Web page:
But when Ed and Lorraine head away from the weekend, leaving ten-year-old daughter Judy (a quietly nuanced McKenna Grace) in the hands of her babysitter, Annabelle gets out, awakening all kinds of chaos in the demonic room.



There's no denying that Annabelle Comes Home is effective at stretching out its conveyor belt of scares, and orchestrating the kind of spooky atmospherics the series has become known for.

There are some nice moments as the curse of Lorraine's visions appear to have been passed on to the daughter, and there's a familiar theme of being ostracised for their beliefs after their experiences, but Annabelle Comes Home is less interested in nuances, more in pulling back the curtain and giving you a jump scare a couple of moments after you've expected it.

Annabelle Comes Home: Film Review

Dauberman shoots it all well, there's the requisite number of spooky scenes and sequences, and there are plenty of close ups of the glass-eyed doll as you expect it to jump at you.

But in truth, after a while you feel like the contents of the demonic room are being rolled out as potential spin-offs. There's the Hellhound case from the past, the haunted Shinobi, the wedding dress that melds with its wearer, the haunted boardgame - they all feel like they're jostling to see which could work for future audiences and extend the universes further after this seventh entrant.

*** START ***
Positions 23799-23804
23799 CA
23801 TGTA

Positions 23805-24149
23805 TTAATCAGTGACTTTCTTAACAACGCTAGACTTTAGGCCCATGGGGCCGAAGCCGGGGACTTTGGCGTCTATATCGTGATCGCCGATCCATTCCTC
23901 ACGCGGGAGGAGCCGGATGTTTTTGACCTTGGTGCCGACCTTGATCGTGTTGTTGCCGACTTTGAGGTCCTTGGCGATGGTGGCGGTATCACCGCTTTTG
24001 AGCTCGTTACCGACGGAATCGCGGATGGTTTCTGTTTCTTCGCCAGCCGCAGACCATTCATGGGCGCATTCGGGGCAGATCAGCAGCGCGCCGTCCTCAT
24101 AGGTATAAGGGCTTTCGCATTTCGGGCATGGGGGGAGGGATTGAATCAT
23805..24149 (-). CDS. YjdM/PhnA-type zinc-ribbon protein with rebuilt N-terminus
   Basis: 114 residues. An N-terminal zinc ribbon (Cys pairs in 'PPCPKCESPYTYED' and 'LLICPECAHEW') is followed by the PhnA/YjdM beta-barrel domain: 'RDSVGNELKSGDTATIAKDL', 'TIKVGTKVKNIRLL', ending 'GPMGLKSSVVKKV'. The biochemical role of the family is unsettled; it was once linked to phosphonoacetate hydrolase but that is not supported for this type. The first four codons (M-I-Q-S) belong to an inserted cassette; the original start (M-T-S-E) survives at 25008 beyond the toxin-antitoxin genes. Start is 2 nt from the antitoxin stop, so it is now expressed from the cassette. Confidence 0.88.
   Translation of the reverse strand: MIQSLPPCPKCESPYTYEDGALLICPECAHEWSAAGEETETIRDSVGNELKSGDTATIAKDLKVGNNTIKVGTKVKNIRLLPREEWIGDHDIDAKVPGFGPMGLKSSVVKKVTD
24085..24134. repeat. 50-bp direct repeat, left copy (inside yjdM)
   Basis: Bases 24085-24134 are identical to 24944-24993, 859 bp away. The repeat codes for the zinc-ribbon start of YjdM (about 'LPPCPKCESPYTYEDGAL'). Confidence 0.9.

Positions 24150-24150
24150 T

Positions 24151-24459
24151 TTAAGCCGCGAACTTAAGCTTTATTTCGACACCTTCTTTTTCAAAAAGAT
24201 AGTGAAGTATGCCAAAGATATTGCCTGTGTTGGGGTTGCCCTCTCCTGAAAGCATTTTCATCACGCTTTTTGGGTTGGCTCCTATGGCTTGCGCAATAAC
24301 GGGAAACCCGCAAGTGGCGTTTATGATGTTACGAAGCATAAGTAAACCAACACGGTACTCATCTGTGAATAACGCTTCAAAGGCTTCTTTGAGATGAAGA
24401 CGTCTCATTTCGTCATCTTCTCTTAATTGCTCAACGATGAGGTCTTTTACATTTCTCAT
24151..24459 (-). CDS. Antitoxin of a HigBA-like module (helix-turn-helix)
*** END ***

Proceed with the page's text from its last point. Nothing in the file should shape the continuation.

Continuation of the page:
Haunted house cliches collide with a degree of claustrophobia, and an element of a small cast gives Annabelle Comes Home the tautness it requires.

However, this really is the cinematic equivalent of the ghost ride rolling into town every year as part of the carnival.

Deep down, you know what to expect, you enjoy the ride for its nostalgia or for the attempted tweaks the organisers have put in to keep it fresh - but buried underneath its smoke and mirrors tricks, this franchise needs to stop heading down the generic route, get back to genuine deep scares and psychological scars or it'll deserve to be confined to its grave.

Disclaimer: Neon NZ provided a review code for access to this film.

Saturday, 23 May 2020

Neon NZ movie review - Good Boys

Neon NZ movie review - Good Boys


The sex comedy has gone about as far as it can do in modern gross out terms.

Yet, never once has it wandered into tweens' territory, something which producer Seth Rogen and his team acknowledge but dare to go there anyway.

Good Boys: Film Review

In the latest comedy to burst out of the ranks, Good Boys follows a close knit trio of young sixth graders, the self-named Beanbag Boys, led by Jacob Tremblay's Max. Friends since their younger years, the trio find themselves invited to a kissing party where Max's crush will be.